Brian Cox to turn away from stars and look at what it is to be human in new BBC2 series

New five part series Human Universe joins a slew of new BBC science commissions including a docudrama in which Eddie Izzard plays the inventor of Radar

He has explored the stars and the Big Bang but now TV’s favourite scientist is to turn his gaze onto something else altogether – us.


The BBC have commissioned a new five-part BBC2 series from Brian Cox called Human Universe.

In the new series Cox “will tackle the biggest questions that we can ask from who are we and are we alone to why are we here and what is our destiny” according to the BBC.

The show is part of an array of BBC2 and BBC4 science commissions including a new BBC2 docudrama in which comedian Eddie Izzard plays the inventor of Radar. He plays Scotsman Robert Watson Watt in the BBC2 film, with Breaking Bad’s Laura Fraser playing his wife Margaret.

Izzard said of the new project: “I feel very privileged to be playing the role of Robert Watson-Watt. Hopefully our production will allow him, along with Arnold ‘Skip’ Wilkins and their team, to finally take their places in the pantheon of British greats of World War II, as the inventors of Radar.”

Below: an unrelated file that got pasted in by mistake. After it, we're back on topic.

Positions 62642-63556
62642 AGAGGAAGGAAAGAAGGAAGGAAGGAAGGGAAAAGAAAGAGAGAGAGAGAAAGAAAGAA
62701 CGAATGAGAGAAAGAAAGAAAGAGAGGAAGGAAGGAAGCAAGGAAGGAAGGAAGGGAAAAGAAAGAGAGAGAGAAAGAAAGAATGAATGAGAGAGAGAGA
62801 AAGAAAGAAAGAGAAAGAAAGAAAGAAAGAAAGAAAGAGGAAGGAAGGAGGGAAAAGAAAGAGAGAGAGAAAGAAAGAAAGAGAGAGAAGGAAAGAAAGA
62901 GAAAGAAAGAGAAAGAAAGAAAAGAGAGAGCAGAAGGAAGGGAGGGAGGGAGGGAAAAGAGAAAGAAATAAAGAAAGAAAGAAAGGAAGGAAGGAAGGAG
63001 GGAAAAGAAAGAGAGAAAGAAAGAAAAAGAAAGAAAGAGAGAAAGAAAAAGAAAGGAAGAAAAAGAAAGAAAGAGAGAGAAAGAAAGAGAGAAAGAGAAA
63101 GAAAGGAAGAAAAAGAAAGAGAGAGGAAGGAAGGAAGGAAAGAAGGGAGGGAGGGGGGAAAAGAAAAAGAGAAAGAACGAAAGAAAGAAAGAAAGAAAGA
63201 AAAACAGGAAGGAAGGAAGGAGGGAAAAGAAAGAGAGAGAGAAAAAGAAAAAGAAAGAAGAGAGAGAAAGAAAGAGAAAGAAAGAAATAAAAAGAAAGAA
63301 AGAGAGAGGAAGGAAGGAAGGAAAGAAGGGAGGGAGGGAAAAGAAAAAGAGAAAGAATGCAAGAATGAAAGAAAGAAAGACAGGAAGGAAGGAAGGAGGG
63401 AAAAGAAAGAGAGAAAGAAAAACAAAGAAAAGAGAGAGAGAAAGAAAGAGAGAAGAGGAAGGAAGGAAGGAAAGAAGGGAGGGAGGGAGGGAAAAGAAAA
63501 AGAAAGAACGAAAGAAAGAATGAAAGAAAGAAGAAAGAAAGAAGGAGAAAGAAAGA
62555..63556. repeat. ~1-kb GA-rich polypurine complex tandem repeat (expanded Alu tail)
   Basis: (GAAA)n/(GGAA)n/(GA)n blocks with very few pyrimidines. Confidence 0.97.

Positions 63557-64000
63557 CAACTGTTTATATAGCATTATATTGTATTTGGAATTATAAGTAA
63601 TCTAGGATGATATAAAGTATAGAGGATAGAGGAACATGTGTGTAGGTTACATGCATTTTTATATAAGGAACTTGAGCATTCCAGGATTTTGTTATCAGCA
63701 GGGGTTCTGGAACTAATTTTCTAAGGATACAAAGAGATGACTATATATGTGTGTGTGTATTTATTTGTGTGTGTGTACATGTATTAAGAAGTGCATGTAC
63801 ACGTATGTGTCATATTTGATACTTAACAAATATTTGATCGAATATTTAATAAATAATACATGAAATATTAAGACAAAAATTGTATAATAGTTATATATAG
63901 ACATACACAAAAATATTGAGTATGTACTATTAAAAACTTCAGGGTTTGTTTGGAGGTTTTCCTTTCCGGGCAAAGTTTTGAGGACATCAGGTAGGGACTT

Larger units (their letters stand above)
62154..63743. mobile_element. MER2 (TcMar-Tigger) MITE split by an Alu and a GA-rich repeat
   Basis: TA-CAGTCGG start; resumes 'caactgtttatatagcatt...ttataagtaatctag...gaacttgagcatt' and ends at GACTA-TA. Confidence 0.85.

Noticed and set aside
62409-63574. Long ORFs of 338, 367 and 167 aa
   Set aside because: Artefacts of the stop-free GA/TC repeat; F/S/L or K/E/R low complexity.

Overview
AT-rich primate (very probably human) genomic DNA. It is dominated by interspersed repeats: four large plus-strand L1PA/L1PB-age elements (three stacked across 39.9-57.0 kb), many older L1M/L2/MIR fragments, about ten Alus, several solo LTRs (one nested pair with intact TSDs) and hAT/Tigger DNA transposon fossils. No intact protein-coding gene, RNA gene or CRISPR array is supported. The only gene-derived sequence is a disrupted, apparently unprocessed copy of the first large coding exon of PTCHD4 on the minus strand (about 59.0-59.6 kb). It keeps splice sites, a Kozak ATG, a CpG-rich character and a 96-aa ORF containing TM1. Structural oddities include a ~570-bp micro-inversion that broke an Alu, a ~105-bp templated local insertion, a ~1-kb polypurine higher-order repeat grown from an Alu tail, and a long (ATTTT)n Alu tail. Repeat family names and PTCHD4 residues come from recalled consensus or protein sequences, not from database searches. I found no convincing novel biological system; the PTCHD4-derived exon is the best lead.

Kate Humble will also be appearing on the channel again with a BBC2 two-parter on Australia’s bushfires. Inside the Wildfire will detail how bushfires start, spread and stop.

Also in the line-up is The Trial, a long term project which will follow a number of patients as they embark on a unique clinical trial, one that could result in a way to stop or even reverse Parkinson’s Disease, the neurodegenerative disorder that affects one in 500 people.

 A six-part series Secrets of Bones sees primatologist and skeleton builder Ben Garrod, share his passion for bones and explore how the skeleton has shaped the animal kingdom.

In Hormones, Professor John Wass examines the chemicals that govern our bodies and shape who we are.

Irish presenter Liz Bonnin will present Sleepover at the Zoo in which a team a team of experts stay up all night to track – hour by hour – the diverse sleep patterns of a host of animals in Bristol Zoo.